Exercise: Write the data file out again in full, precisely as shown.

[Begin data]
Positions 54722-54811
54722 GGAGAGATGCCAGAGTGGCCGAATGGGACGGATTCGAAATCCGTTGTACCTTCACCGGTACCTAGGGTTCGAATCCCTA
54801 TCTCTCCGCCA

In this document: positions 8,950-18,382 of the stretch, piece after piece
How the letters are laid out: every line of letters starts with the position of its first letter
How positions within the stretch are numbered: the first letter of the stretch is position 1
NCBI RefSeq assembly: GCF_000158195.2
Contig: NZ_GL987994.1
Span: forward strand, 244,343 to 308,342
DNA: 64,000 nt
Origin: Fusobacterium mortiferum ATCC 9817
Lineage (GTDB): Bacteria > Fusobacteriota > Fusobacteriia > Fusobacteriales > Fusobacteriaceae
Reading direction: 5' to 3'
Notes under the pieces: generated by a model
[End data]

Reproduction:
Positions 54722-54811
54722 GGAGAGATGCCAGAGTGGCCGAATGGGACGGATTCGAAATCCGTTGTACCTTCACCGGTACCTAGGGTTCGAATCCCTA
54801 TCTCTCCGCCA

In this document: positions 8,950-18,382 of the stretch, piece after piece
How the letters are laid out: every line of letters starts with the position of its first letter
How positions within the stretch are numbered: the first letter of the stretch is position 1
NCBI RefSeq assembly: GCF_000158195.2
Contig: NZ_GL987994.1
Span: forward strand, 244,343 to 308,342
DNA: 64,000 nt
Origin: Fusobacterium mortiferum ATCC 9817
Lineage (GTDB): Bacteria > Fusobacteriota > Fusobacteriia > Fusobacteriales > Fusobacteriaceae
Reading direction: 5' to 3'
Notes under the pieces: generated by a model